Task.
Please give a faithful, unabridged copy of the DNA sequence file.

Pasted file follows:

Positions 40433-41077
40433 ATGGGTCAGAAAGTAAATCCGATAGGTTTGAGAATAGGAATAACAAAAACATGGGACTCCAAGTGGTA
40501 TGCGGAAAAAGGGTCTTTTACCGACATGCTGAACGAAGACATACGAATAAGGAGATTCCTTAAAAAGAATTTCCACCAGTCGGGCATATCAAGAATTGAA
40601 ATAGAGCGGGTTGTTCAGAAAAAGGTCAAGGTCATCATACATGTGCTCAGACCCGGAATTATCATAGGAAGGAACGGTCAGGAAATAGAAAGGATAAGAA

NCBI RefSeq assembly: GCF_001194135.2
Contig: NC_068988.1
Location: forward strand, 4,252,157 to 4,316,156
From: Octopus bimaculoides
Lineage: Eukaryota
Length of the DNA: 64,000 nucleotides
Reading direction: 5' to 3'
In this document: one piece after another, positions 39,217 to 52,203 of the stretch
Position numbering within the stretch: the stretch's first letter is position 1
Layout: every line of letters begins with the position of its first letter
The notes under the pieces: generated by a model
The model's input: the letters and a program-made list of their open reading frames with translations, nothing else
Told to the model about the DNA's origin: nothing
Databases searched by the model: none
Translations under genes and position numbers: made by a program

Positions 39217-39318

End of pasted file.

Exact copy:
Positions 40433-41077
40433 ATGGGTCAGAAAGTAAATCCGATAGGTTTGAGAATAGGAATAACAAAAACATGGGACTCCAAGTGGTA
40501 TGCGGAAAAAGGGTCTTTTACCGACATGCTGAACGAAGACATACGAATAAGGAGATTCCTTAAAAAGAATTTCCACCAGTCGGGCATATCAAGAATTGAA
40601 ATAGAGCGGGTTGTTCAGAAAAAGGTCAAGGTCATCATACATGTGCTCAGACCCGGAATTATCATAGGAAGGAACGGTCAGGAAATAGAAAGGATAAGAA

NCBI RefSeq assembly: GCF_001194135.2
Contig: NC_068988.1
Location: forward strand, 4,252,157 to 4,316,156
From: Octopus bimaculoides
Lineage: Eukaryota
Length of the DNA: 64,000 nucleotides
Reading direction: 5' to 3'
In this document: one piece after another, positions 39,217 to 52,203 of the stretch
Position numbering within the stretch: the stretch's first letter is position 1
Layout: every line of letters begins with the position of its first letter
The notes under the pieces: generated by a model
The model's input: the letters and a program-made list of their open reading frames with translations, nothing else
Told to the model about the DNA's origin: nothing
Databases searched by the model: none
Translations under genes and position numbers: made by a program

Positions 39217-39318